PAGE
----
At 11:43 a.m., the school announced that it was going on lockdown, according to KSAT, a local news station. That was the same time that the Uvalde Police Department wrote on Facebook that the school was the site of an active police scene and urged people to avoid the area. 


At 12:17 p.m., the Uvalde Consolidated Independent School District wrote on social media that there was an active shooter at Robb Elementary, and that people should avoid the area. 


At 1:06 p.m., more than an hour and a half after those first 911 calls were made, the Uvalde Police Department said that the shooter “was in police custody.” 

It isn’t necessarily unusual for timelines to shift in the immediate aftermath of a chaotic shooting like the one that happened in Uvalde. But the difference between some of the official accounts were striking. 

Consistent with what McCraw said, Texas DPS Sgt. Erick Estrada indicated in several media interviews that the gunman encountered law enforcement before he entered the school building. Estrada said a school resource officer assigned to Robb Elementary first tried and failed to stop him. The gunman then encountered two more officers from the Uvalde Police Department. 

“They weren’t able to stop him there, so they did ask for assistance,” Estrada told CNN. A tactical unit arrived “and eliminated the threat,” Estrada said. “Unfortunately, before that happened, the shooter did manage to make entry into the school.” 

Another spokesperson for DPS offered a different version of events. Lt. Chris Olivarez said that when law enforcement, including the school resource officer, responded to the scene, they could already hear gunshots coming from inside the school, according to multiple news outlets.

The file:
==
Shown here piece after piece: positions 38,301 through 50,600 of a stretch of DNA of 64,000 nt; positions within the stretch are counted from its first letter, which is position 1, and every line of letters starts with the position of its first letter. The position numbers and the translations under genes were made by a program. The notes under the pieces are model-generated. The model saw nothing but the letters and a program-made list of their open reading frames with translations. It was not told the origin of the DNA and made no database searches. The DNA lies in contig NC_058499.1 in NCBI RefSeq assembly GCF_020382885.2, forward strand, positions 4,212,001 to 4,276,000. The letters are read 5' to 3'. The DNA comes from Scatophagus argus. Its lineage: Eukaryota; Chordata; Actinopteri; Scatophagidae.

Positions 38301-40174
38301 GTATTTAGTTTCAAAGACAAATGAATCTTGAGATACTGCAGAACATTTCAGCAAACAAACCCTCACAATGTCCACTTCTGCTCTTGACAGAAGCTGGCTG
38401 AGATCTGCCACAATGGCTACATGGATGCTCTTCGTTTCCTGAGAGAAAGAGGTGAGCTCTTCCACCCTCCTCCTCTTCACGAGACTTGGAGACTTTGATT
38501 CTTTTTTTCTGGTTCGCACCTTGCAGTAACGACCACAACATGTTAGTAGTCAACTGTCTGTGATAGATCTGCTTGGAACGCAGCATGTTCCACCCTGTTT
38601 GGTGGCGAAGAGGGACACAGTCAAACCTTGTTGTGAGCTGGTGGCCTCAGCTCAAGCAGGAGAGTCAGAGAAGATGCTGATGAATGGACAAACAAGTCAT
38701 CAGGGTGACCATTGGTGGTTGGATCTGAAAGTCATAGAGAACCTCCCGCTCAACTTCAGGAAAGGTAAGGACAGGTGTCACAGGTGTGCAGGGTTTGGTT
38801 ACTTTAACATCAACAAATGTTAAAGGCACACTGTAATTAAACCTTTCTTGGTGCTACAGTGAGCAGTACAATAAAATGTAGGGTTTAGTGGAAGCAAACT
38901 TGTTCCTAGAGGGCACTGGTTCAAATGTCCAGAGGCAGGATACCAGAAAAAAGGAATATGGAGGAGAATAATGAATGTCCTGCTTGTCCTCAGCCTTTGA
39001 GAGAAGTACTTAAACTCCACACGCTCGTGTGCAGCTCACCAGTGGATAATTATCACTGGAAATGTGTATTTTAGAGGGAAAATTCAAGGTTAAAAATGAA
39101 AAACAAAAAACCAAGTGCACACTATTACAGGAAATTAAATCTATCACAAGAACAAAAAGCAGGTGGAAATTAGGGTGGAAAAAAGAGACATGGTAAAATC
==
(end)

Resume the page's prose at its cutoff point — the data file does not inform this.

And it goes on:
Later that night, Olivarez reiterated that perspective to Sky News:  When local law enforcement, school officers, and state troopers first arrived on scene, they heard “gunshots inside a classroom.” “They tried to make entry into the building, they were met with gunfire by the suspect,” he said. 

“Some of those officers were shot, they began breaking windows around the school, trying to evacuate children, teachers, anyone they could, to get them out of that building,” Olivarez said. “We do know that the shooter was able to make entry into a classroom, barricaded himself into a classroom, and started shooting numerous children and teachers that were in that classroom having no regard for human life, just a complete evil person.” 

Olivarez said that officers had to wait for backup but didn’t say how long that took. 

A spokesperson for Border Patrol said in a statement on Twitter that border patrol officers were part of the team that later responded to the school and helped end the gunman’s assault. 

While some details from officials remain murky, one takeaway has become very clear: They still believe a “good guy with a gun” is the solution to ending a mass shooting. Law enforcement, Gov. Abbott, and other members of the GOP have repeatedly stated that more guns, not less guns, make the public safer.  

The myth of an armed good Samaritan who could intervene and save lives during a mass shooting is typically invoked by Republicans and gun rights activists in the wake of such tragedies. But the fact that numerous armed officers failed to prevent one person from slaughtering 19 children and two teachers shows just how hollow that rhetoric is. 

Editor’s note: This story has been updated to reflect reports that parents begged police to enter the building.